Kauai is the Hawaiian Island known for it’s unspoiled, natural beauty. As a result, it attracts active nature enthusiasts. I have several friends and regular readers who have never been to Kauai because they don’t care to hike to a waterfall or paddle a sea kayak. There is still a lot to do and see – much of it only a few steps from your car so plan a trip and here are the highlights:
Spouting Horn Blow Hole – It’s clearly signed and right in the middle of the Poipu Beach area on the southern part of Kauai. There’s a parking lot and it’s an easy walk over to the viewing area. Bring your camera and watch the incoming waves, when you see a “big one” get ready! There are holes in the lava rock shelf and the waves come up through them spraying an up to 50′ geyser making an interesting sound at the same time, like a native blowing in a conch shell.
Locals have set up booths with jewelry, woven and wood crafts along the walkway so go enjoy the natural wonder then do some souvenir shopping on the way back to the car.
Wailua Falls – This is the most accessible of the Kauai waterfalls. It’s a short drive north of Lihue (where the airport is) and again, easy parking, easy stroll over to the viewpoint. The 80 foot waterfall flows year round.
Waimea Canyon – Known as the “Grand Canyon of the Pacific” this is a great day trip even for all ages and fitness levels. Sure there are a TON of hiking trails but there is no need to hike to enjoy the natural beauty of this 10 mile long, mile wide, 3000 foot deep canyon. There is a paved road and a half dozen “viewpoints” along the way, most with restroom facilities.
It’s on the west side of the island and though not far in distance, there are no “highways” in Kauai so from the Poipu resorts, it will take an hour to get there. The drive through the park (no admission fee) is 20 miles each way and there are no gas stations so be sure you have enough fuel for the drive. You can take a lunch or there is a lodge about 2/3 of the way in where you can have lunch. We brought our own so I can’t vouch for the quality of the restaurant – just that there is one.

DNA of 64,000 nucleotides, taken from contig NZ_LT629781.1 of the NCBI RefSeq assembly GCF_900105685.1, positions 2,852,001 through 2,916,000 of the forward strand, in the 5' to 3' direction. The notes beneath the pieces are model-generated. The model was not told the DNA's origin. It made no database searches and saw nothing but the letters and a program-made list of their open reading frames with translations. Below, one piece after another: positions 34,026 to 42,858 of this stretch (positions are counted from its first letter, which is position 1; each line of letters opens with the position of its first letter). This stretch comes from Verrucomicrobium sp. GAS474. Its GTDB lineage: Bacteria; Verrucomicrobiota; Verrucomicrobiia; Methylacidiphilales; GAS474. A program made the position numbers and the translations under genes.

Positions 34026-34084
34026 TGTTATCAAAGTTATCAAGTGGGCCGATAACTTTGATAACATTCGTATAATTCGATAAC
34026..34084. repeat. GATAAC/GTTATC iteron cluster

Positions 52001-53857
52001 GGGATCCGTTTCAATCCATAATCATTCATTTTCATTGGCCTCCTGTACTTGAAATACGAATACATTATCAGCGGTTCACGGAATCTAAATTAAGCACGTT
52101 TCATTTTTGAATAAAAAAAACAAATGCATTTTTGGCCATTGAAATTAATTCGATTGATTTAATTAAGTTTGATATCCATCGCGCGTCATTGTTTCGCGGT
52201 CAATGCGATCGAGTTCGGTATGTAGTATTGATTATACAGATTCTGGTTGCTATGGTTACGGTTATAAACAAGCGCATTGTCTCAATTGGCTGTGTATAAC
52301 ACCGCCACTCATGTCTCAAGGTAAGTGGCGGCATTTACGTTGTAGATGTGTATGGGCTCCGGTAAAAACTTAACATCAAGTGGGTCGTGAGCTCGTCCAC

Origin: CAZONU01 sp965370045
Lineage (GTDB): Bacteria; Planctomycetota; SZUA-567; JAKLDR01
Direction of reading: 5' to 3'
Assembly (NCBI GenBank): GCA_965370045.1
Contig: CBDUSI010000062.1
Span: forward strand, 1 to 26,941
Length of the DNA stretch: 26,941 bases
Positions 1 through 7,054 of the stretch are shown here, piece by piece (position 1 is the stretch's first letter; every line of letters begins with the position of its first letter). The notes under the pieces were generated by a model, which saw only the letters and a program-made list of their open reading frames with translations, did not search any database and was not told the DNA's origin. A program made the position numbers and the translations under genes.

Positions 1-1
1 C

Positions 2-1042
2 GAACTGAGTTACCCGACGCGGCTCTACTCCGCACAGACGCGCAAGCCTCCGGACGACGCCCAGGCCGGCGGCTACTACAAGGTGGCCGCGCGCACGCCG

Each viewpoint is signed. There is a parking lot and it’s an easy walk to the viewpoint. Try to pick a clear day. We turned around after the lodge and went to a trailhead to hike because the last 2 viewpoints were in the clouds and we wanted to have time to hike.
Sunset Dinner Cruise – We opted for the Southern Star which is operated by Capt. Andy’s. It’s a beautiful catamaran and they not only serve, but prepare and cook dinner on board. They offer snorkeling trips on this boat as well but the sunset dinner cruise is best for those who really don’t care to get wet. Book on line 7 days in advance to save a little.
Some things you should know: they sail “barefoot” and actually have you take off and leave your shoes on shore. If you have orthopedic issues, just tell them and they will let you wear yours. Sit in the back of the boat or inside the air conditioned salon if you want to stay dry. Even on the more elegant outing such as this, the front of the catamaran rides the waves and you will get sprayed up front. There are cushy seats in back and you will be very comfortable (and dry) there. Bring a sweater or jacket, it gets cool in the ocean breeze once the sun begins to set. You also walk about a block from where you check in and get your boarding pass to where you actually board the vessel, not a hard walk, just a walk.
You’ll find nice restrooms on board (down a few stairs but use the handrails) and the food was a generous steak and grilled shrimp meal with salad, veggies and dessert. The dinner cruise includes wine and tropical drinks too as well as a great views of the remote Na Pali coast and the sunset!
With all those outings, you may find yourself short on time to just spend sitting by the pool! Kauai has a lot to offer for the more active as well. Next week I’ll share some of our favorite activities that were more physically demanding.